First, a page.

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  • Writer's pictureRohit "Untzkun" More

African Psychedelic music revisited with this Afrobeat Fusion by the RAAR Trio!

Updated: Oct 14, 2023


The opening is adorned with the dreamy and warm tone of Ari Joshua’s guitar melodies. Each note handpicked to transcend you into a trance, gracefully capturing the afrobeat sensation he heard in his birthplace of South Africa.


The driving force behind the song is Russ Lawton’s drum work. He lays down a satisfying groove that is sure to hypnotize you into a polyrhythmic heaven, drenched in the Afrobeat essence.


Ray “The Milkman” Paczkowski has his way with the keys like no other! Drifting and sweeping through them like a feather on silk. He has a rather percussive approach to the keys, not so common in these times. Ray Paczkowski, & Russ Lawton are known for their multiple decades of work with The Trey Anastasio Band, Soule Monde, & Lamp.


We at Tune Oasis had the chance to have a little interview with guitarist, educator, & composer Ari Joshua!


1. What inspired you to become a musician, and how long have you been playing music?

I am inspired by the cosmic nature of all the things there are, and the way music expresses that majestic unknown thing that no one can seem to put into words. It’s been my path since about age


2. Can you tell us more about your musical background?


I picked up a guitar and learned the blues to start. I learned all by cassette tape and by old records. I was lucky to have a few best friends around music from a young age, and we all played in bands and pushed each other. In high school, I played big band jazz in an arts magnet school. We toured the US, Europe, and Mexico. It led to a scholarship to study with some of the masters in NYC. I have been really blessed with that solid foundation that always will be with me.


3. Can you walk me through your process for creating a new piece of music? How do you come up with ideas, and how do you refine them into a finished product?


Music comes to me. I just need to make time and space for it. If I have a recording or a gig coming up that calls for new work, I just think about the topic, and it often comes out in a way. More through me. I rarely finish any ideas. The new ideas come and I take notes on paper. I write down any lyrics or tangential ideas. Then I play with people or loop it, and listen. Once I get to a studio and record it, most of the crucial parts are all in place. The final product is a huge journey. I put in at least 50 hours per track, some over 100. Every now and then it comes out faster, or with less effort to finish, but for the most part, things don’t sound finished to me, I spend 3 days on a song with an engineer often when I need to finish. The engineer allows me to focus on the flow. If I am alone, I can get stuck in inertia. At some point, you have to accept there are other songs to work on and if you worked on one song forever it would be a problem for your potential listeners. Even though the universe may be one song, there are many songs inside my soul, I will say I am getting better each year. Things are happening. Before the pandemic, I was just wishing and wishing I could be heard and seen, and even one interview request, it would have been a celebration, now they are coming in with consistency. Ultimately I look back and see my best joys have come from sharing this passion one way or another.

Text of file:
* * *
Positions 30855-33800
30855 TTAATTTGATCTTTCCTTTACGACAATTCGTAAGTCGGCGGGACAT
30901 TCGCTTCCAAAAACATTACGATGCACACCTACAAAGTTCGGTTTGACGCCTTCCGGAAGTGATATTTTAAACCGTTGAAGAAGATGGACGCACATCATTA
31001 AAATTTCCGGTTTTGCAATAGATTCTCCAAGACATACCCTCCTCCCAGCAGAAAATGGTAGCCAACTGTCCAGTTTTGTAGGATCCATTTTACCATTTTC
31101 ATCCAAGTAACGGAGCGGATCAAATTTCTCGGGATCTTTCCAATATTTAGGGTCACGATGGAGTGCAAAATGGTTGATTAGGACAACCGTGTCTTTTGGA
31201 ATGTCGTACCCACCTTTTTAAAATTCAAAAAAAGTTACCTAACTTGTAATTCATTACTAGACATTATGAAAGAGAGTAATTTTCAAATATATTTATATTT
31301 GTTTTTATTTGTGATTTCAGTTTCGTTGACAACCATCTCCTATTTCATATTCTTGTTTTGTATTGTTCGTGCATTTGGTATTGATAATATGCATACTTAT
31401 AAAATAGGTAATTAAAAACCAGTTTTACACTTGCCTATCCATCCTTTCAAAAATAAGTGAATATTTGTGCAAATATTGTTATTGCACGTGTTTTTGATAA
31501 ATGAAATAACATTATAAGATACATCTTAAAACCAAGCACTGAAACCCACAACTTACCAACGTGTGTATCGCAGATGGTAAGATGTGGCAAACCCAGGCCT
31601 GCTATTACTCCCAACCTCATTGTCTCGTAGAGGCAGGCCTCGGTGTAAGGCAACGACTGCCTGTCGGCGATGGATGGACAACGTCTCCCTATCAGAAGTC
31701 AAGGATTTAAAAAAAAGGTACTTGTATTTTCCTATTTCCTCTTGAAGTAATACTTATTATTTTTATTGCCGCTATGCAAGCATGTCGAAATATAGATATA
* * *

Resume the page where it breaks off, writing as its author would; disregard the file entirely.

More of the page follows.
The engineer in this case, Ben Collette, and the studio, The Tank in Burlington, VT also play a huge part. He knows that room so well, and he also has a lot of Trey’s gear out there. Pretty cool to be using his Univibe, and Victoria Tremolo on this track.


4. Collaborative projects like this often involve a dynamic interplay between musicians. Can you discuss how each member of the team contributed to the song's overall composition and vibe?


Collaboration is different for each unit, it depends on the players and the timing. With Ray Paczcowski and Russ Lawton, they were just so open and willing to work things out like garage band style. As they put their creative DNA stamp on things I am always making sure to pay attention, include their ideas and make room for personality to shine through, but also I know what I want when I hear it. Listening is really the center of it all.


5. What's the story behind the song's title, and how does it tie into the overall theme or narrative of the track?


For Kambo Wambo, I have been reading about plant medicine, and without sharing too much here I have been a part of a few ceremonies with tremendous transcendental and mind-blowing beautiful experiences. I think the Frog Art by Martin Ontiveros also sticks to the vibe perfectly. I really imagined what the Amazonian frogs may hear if they were all partying. I am not gonna lie as well, the Phish / Jam scene has a lot of roots in that world. I wanted to bring something also as a tribute to TAB, and Ray and Russ’s style.



6. Finally, what can listeners expect from your future projects or collaborations? Are there any exciting developments on the horizon for your music?


Dragons Layer with John Medeski, Billy Martin, and Jason Fraticelli is out now this week. I am doing a round-robin thing with my material. It just makes the most natural sense for me both budget, and also creative flow-wise. I have another 10 songs that are at 75% done. Soon I will announce what the next 2-5 releases are, but I am still in the thick of this batch.


Hey, thanks for having me! Have a blessed day. Also to the reader, there is a lot out there to check out, I have put so much into this art, and I really hope you can find it to resonate with you!


This is the type of song that you’ll be humming for days. Give it a spin!


Dive into the tune here:








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